About the event
COP, or conference of the parties, is an annual climate change focused gathering of almost every country on Earth. Officially called the United Nations Climate Change Conference, COP is the primary mechanism through which countries, institutions, and organisations discuss climate action. The most important legal frameworks on climate change have come out of these meetings, namely the Kyoto Protocol in 1997 and the Paris Agreement in 2015. At these conferences, countries discuss carbon emission reduction targets, climate finance, and adaptation strategies among many other topics. Every year the conference is held in a different country.
As one might expect from such a large and diverse gathering, COP has been hampered in the past by significant disagreements and foot dragging. After twenty years of negotiations we are still waiting for large scale climate action- in particular the reduction of greenhouse gas emissions. However, for better or worse, this is the primary platform where compromises and negotiations can take place. COP will never be perfect, but it remains extremely important for solving climate change.
How to approach it
The most obvious topic to cover here is how COP actually functions, what it discusses, and what it decides. What should be highlighted here are the values behind the processes and bureaucracy. For example, it might be useful to cover the UN’s ethos of collaboration, sustainable development and compromise. UN matters is a great introduction to the functions of the UN that can offer some useful background information.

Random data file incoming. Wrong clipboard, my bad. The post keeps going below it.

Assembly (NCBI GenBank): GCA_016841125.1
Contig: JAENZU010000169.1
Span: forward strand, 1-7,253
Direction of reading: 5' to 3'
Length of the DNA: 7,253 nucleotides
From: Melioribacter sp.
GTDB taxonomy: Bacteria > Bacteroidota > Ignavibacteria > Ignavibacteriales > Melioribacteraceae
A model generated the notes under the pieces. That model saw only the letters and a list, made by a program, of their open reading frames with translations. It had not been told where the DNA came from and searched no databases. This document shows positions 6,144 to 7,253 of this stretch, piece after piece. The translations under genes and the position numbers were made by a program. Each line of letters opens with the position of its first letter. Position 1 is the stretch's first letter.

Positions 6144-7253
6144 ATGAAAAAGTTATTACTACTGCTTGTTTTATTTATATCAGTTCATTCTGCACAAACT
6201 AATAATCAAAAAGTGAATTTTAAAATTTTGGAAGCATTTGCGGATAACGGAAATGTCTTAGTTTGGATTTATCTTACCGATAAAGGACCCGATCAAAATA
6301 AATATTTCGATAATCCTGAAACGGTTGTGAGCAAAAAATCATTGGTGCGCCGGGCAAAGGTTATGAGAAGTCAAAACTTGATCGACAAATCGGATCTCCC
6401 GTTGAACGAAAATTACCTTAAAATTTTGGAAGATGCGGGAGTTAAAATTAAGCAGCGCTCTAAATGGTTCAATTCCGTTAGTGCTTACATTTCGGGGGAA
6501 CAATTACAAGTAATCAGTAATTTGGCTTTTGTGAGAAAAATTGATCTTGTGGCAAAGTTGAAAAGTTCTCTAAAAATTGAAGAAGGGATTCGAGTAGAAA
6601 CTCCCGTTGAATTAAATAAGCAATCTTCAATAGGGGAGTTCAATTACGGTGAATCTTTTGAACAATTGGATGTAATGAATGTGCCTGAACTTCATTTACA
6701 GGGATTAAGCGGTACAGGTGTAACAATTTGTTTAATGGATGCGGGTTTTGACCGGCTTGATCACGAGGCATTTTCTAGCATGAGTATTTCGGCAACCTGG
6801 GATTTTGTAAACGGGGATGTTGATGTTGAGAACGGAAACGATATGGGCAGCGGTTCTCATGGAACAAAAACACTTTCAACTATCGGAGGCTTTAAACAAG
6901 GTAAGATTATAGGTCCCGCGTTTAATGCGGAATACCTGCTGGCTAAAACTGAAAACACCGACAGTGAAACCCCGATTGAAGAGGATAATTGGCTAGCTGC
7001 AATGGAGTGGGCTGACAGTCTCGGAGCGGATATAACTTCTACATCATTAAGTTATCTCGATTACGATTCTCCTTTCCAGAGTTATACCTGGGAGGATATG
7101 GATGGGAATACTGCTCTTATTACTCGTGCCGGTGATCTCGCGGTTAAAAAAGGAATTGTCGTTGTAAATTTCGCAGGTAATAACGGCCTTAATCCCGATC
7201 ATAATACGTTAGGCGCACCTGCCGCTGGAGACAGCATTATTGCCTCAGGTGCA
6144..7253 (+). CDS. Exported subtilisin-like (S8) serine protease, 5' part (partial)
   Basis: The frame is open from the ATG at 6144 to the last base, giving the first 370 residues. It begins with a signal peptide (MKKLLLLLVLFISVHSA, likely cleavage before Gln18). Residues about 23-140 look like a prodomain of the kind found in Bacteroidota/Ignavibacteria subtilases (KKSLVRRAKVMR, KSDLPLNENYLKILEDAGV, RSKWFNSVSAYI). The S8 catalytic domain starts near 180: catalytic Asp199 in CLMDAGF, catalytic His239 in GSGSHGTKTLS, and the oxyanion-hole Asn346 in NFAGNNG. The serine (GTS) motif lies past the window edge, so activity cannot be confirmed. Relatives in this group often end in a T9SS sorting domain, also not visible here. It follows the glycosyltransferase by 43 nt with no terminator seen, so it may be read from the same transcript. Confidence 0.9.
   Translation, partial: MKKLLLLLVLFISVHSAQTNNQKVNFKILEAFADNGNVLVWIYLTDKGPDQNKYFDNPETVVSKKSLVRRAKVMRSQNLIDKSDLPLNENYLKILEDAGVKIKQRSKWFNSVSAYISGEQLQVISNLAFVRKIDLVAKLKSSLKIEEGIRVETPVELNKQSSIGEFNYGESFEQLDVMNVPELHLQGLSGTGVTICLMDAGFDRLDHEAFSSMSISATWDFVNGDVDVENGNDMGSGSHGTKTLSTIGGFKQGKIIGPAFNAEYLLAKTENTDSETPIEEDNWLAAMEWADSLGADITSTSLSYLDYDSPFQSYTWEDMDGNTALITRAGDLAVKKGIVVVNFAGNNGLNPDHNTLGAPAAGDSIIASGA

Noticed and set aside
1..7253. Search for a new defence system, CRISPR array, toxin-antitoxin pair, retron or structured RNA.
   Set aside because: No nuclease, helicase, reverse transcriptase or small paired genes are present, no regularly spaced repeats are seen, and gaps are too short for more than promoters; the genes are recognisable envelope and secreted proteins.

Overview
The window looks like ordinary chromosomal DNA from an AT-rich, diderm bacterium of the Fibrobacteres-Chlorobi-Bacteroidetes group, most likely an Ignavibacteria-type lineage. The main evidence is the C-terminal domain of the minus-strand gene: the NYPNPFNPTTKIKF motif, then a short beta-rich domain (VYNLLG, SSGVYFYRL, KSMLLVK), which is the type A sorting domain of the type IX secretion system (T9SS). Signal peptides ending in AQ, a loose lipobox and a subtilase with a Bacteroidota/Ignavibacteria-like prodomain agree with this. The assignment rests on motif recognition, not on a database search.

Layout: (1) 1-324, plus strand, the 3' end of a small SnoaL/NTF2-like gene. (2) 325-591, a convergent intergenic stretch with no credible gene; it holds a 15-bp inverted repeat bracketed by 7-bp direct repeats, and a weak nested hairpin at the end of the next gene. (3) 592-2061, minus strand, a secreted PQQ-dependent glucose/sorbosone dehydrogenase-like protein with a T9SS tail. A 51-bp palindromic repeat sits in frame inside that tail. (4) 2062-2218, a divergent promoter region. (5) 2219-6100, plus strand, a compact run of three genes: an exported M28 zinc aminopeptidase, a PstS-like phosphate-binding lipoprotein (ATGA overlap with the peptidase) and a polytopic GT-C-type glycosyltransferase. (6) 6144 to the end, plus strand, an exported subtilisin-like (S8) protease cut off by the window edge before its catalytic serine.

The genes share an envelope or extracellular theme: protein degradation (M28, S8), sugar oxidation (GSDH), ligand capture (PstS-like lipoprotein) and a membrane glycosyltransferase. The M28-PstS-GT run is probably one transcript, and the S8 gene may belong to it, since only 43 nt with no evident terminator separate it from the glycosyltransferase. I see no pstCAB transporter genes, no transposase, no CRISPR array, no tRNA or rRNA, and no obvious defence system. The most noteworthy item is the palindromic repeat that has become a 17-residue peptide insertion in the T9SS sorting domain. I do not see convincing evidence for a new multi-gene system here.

Additionally, show that beyond emissions figures there are human and environmental consequences to what is being discussed here. Polynesian states need climate action to save their islands from sea level rise and developing countries need financing for climate adaptation. InterClimate Network’s COP26 resource is useful here. In the pack students are briefed on how COP negotiations take place and assigned different countries to research. Next, they perform mock negotiations on behalf of their assigned countries, exploring how commitments and compromises are made based on the needs and priorities of different countries.
Want more advice on COP? Check out our article on COP26.
Climate change is more than politicians in suits talking about ‘emissions targets’. Can you think of one way that climate change is affecting people around the world today? How about in 50 years? What about 100?